Up the POSH!

Blogpost, posh, SoccerLifeBalance

The Relegation Battle

During one of my first few seasons supporting Peterborough United, they faced a relegation battle. I was riveted! Even though I had no way to watch the matches, I followed the results intently. When I went on a skiing trip where I would have no internet access, I had my brother text me the score of the match that day. The saga ended with the POSH playing in League 2 for a few seasons but I could not help being engrossed with the situation.

At the moment, POSH are on a push toward promotion and I am equally (but differently) riveted. Success breeds an entirely different set of emotions than possible failure. Fear is an emotion that is hardwired within us, our fear response is almost literally set up to “short circuit” our brain’s higher functions in order to deal with a threat. Whether it is a real mortal threat or simply a perceived situation of importance, our brains don’t know the difference.

The Peterborough United squad and management celebrate winning promotion as captain Grant McCann lifts the Play-Off Final winners trophy

Most of the time, we don’t live in a relegation battle nor a promotion push. Our existence is usually a collection of “mid-table” events. Life tends to find some form of equilibrium where this year tends to look a lot like the last and the one before. It can be comforting or frustrating depending on your perspective. I am a firm proponent of being grateful for all that you have but aspiration is not a sin. Being grateful simply gives you a firm foundation to start from.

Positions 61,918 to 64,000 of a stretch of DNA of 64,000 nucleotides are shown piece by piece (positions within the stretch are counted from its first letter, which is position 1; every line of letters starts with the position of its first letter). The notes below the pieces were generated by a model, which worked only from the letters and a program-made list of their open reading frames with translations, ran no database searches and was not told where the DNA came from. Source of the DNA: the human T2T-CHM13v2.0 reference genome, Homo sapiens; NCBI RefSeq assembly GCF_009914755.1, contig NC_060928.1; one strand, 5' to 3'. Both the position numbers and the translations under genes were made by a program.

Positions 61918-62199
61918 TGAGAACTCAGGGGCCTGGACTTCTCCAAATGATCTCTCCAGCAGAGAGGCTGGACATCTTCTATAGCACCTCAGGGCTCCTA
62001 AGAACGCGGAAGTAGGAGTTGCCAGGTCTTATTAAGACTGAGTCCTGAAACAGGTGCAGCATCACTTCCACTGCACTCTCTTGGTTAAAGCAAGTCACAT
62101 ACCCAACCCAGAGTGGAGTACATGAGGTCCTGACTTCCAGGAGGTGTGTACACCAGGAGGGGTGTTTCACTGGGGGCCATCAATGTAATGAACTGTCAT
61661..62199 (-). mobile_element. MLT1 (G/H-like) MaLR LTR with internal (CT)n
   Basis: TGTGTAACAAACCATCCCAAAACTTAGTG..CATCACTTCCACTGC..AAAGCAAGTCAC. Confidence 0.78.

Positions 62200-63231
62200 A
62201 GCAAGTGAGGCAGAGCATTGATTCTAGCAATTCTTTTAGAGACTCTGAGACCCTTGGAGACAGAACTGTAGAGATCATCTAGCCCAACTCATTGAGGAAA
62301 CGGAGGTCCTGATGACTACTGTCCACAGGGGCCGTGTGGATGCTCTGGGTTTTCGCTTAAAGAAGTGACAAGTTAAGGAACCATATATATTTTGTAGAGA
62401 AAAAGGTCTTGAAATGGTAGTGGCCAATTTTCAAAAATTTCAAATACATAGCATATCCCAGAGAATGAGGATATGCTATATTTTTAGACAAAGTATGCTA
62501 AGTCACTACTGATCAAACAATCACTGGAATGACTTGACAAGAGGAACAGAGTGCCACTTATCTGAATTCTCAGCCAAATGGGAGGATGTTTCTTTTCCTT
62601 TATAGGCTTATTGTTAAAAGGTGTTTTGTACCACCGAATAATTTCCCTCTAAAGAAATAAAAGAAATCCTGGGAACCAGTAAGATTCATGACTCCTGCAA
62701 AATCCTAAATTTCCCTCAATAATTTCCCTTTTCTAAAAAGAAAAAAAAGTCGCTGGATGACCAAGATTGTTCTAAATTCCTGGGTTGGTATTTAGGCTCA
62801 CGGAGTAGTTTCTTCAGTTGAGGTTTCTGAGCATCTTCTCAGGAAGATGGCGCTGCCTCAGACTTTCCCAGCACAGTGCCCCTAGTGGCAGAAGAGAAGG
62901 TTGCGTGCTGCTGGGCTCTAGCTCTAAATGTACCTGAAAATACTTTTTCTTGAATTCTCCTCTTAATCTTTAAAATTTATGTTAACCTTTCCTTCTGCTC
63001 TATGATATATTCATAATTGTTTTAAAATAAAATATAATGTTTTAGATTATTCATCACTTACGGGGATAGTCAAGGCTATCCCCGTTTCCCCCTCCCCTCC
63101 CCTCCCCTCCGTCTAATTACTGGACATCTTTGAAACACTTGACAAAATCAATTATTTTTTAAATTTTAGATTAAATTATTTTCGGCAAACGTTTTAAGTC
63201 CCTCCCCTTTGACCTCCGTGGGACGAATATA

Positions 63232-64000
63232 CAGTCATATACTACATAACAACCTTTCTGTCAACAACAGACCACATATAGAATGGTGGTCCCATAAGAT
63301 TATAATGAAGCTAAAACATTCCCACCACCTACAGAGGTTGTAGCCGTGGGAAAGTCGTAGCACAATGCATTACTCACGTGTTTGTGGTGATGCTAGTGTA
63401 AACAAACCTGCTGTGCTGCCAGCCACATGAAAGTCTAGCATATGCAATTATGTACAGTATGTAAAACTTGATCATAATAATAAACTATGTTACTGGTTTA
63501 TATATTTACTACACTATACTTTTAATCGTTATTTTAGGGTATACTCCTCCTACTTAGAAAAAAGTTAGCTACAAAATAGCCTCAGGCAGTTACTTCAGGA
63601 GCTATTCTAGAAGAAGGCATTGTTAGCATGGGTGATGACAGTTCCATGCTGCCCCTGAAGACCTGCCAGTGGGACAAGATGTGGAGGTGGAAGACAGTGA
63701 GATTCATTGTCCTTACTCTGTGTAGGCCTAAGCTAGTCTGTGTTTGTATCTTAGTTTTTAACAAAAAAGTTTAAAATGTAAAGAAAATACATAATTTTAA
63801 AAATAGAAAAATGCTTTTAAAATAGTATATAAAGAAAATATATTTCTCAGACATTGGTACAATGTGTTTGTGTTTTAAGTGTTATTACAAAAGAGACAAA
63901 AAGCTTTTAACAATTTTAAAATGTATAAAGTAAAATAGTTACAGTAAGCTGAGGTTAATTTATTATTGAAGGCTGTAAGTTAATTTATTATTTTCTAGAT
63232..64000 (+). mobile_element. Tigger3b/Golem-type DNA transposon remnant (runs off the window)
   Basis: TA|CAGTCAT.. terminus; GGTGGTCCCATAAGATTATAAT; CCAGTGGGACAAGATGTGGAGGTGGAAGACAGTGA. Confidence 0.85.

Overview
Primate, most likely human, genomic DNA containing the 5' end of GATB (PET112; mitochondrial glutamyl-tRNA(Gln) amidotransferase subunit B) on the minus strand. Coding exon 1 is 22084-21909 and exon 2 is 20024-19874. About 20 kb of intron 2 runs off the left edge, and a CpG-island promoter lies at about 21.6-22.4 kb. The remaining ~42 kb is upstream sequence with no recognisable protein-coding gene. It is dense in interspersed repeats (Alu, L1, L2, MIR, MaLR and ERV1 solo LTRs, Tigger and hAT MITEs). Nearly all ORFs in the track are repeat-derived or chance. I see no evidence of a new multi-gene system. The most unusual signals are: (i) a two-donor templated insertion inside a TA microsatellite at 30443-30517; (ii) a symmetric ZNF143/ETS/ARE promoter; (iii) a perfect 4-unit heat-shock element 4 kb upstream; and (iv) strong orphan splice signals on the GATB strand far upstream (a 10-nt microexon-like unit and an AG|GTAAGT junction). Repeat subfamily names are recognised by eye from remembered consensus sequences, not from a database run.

So if you have been living a mid table life, then perhaps it is time to put yourself into a relegation battle. Not by allowing yourself to hit rock bottom but by raising your standards. Move the line of your “bare minimum” up. Expect a little more from life but recognize that this will most likely require more output from you. A mid table life does not create the emotions that we want to feel on a regular basis. While a life of fear is not something that I would suggest, the emotional tools that you have at your fingertips should be used for your own progress. If you push that line of minimum standards high enough, then promotion is on the horizon. Next year you’ll be playing and a different league and you’ll wonder why you didn’t do it sooner.

Go for it today!

Pete

Blogpost, posh, SoccerLifeBalance

Fanmnesia

In the 1980’s, one of my favorite shows was “The Dukes of Hazzard.” A show about two cousins and their jumping car. Despite the fact that the overall plot was mildly ridiculous, it was an enjoyable watch. One of the more memorable episodes dealt with Bo Duke having amnesia. The villain of the show, Boss Hogg, takes advantage of the situation and convinces Bo that he is Boss Hogg’s son. In the end, Bo’s cousins are able to save him from the trouble that Boss Hogg has conjured up for him. The crazy thing is that amnesia episodes were relatively common in the 80’s. I actually thought it would be a much bigger part of my life than it has been but it seems to be coming around again.

Although it is not full on amnesia, it is a close cousin (haha) “fanmnesia.” This is a complete loss of a fan’s memory regarding past performances of their team or individuals. It’s not exceedingly dangerous to the fan. However it seems to be contagious. Players also seem to be more likely to forget their own abilities. It may be transmitted through the internet and specifically social media. I’m obviously being ridiculous but so is the situation.